Homemade Herbal Remedies With Ciara O'Meara
Wednesday, 6 May 2009
More and more of us are turning to herbal remedies to offer us a natural solution to medical problems. However money is tight and sometimes these herbal remedies can be equally or more expensive.
Ciara O'Meara - Medical Herbalist
I have a long standing interest in natural medicine. From a young age I found myself allergic to antibiotics, this prompted a proactive approach to preventative medicine, ensuring that through diet and exercise I was always doing my best to stay healthy. I completed an honours Science degree in University College Dublin in 1997 followed by an MSc in Medical Genetics at Aberdeen University. I then spent a number of years working in the field of academic research in areas such as The Human Genome Project at Oxford University, UK, and on Cancer research at Cancer Research UK. It was during this time that I took up a yoga practice and further cultivated an interest in holistic medicine.
First hand experience of successfully using herbal medicine prompted me to pursue an interest in the subject. I soon realised that this interest was part of a much broader, richer and complex area of natural medicine which required dedicated study to appreciate both its subtleties and power. To deepen my knowledge on the subject and acquire the ability to confidently use it as a health professional I completed a four year degree at Westminster University in London.
This University is a long established centre for excellence in the training of medical herbalists. Its facilities encompass a central London clinic for herbal medicine where members of the public can avail of treatment. This is where I completed 500 hours of clinical training as part of my degree, treating members of the public from young to old with a range of illnesses. This was an integral part of the educational programme, in the interests of maintaining a high level of safe practice. This training included differential diagnosis of illness up to a high standard of training clinically on par with that of a GP.
1)Thyme and Plantain Cough Syrup
2) Throat lozenges - (Should keep for 6 months min)
Echinacea tincture..this is optional but probably something everyone has in their cabinet.
Slippery elm powder
Fresh Sage leaves
Sugar or honey/ or acacia gum just need to check local health store for supply
3) Calendula Lip balm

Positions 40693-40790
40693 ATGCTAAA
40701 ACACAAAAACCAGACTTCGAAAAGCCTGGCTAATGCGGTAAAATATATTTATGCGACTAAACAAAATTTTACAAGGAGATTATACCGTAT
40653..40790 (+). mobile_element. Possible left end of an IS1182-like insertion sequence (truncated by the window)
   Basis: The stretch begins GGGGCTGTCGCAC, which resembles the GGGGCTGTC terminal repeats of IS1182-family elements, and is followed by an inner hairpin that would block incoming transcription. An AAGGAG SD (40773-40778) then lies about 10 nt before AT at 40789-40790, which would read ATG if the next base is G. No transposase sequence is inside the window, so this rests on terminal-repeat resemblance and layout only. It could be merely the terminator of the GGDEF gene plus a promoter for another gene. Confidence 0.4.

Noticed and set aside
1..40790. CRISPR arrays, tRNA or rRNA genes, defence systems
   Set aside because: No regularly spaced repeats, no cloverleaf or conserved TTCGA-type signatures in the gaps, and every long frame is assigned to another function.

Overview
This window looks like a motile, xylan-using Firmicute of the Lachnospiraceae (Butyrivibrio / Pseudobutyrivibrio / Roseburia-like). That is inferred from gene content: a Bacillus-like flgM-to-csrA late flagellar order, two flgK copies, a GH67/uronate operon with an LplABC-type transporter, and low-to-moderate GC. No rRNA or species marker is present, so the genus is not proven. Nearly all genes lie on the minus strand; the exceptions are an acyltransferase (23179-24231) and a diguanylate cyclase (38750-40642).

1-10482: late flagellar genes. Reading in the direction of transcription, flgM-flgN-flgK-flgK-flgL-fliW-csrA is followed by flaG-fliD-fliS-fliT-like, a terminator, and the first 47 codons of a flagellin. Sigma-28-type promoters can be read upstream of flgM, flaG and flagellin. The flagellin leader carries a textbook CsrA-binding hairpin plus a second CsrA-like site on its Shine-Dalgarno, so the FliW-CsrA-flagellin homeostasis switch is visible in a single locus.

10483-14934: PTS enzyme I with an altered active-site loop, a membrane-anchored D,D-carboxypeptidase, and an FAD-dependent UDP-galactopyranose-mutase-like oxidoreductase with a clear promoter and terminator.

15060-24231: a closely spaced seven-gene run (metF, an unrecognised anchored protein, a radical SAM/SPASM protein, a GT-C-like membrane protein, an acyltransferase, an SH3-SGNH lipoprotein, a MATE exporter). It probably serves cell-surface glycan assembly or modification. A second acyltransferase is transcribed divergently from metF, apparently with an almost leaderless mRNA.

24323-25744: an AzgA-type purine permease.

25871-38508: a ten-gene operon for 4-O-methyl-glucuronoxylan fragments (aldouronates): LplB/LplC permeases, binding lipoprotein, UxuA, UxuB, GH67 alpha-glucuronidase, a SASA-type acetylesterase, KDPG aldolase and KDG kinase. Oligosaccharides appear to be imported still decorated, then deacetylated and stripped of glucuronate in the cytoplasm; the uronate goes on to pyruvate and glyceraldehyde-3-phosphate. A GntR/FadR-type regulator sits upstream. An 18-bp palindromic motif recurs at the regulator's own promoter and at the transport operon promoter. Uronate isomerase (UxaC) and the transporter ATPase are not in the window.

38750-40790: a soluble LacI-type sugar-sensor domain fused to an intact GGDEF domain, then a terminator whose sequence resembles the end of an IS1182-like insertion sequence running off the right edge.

Sweet almond oil
Fresh Calendula petals
4) Spearmint and Lemon Balm fresh plant infusion
I have both in the garden simple directions just chop up fresh herb cover and infuse for 15 mins
1) Thyme and Plantain Cough Syrup
Thyme is a herb with many uses and can be grown quite easily in the Irish climate in a window box or in the ground. Plantain can be found growing wild in the hedgerows of the country. If you would like a supply for your back garden pull the seeds off the flower heads in the mid to late summer for planting.
Thyme is especially useful in a cough syrup as it has a number of functions; it contains a volatile oil which is responsible for the strong fragrance this oil has antiseptic properties. It also promotes expectoration and soothes any spasm of the lungs. Thyme is also useful where there is sluggish digestion which can be useful especially in children where illness often goes hand in hand with a loss of appetite.
Plantain again acts as a gentle expectorant; it counteracts the astringency of the thyme in the syrup as it is soothing on inflamed sore membranes.
To make syrup:
. Make a strong infusion of Thyme and Plantain. In 500ml of water add 250g of equal parts thyme and plantain. If you are making medicine for a small child ( under 4yrs) you might like to make a weaker syrup, you could add 100g of Thyme and Plantain.
. Bring the mixture to the boil and allow reduce down to approximately one quarter of the original volume.
. Add the sugar in a ratio of 2:1, so if you have 100mls of liquid you need to add 200g of sugar, it may seem like a lot but this is whats required!
. To improve palatability you could add lemon juice to the mixture if you wish, it will also act as a preservative.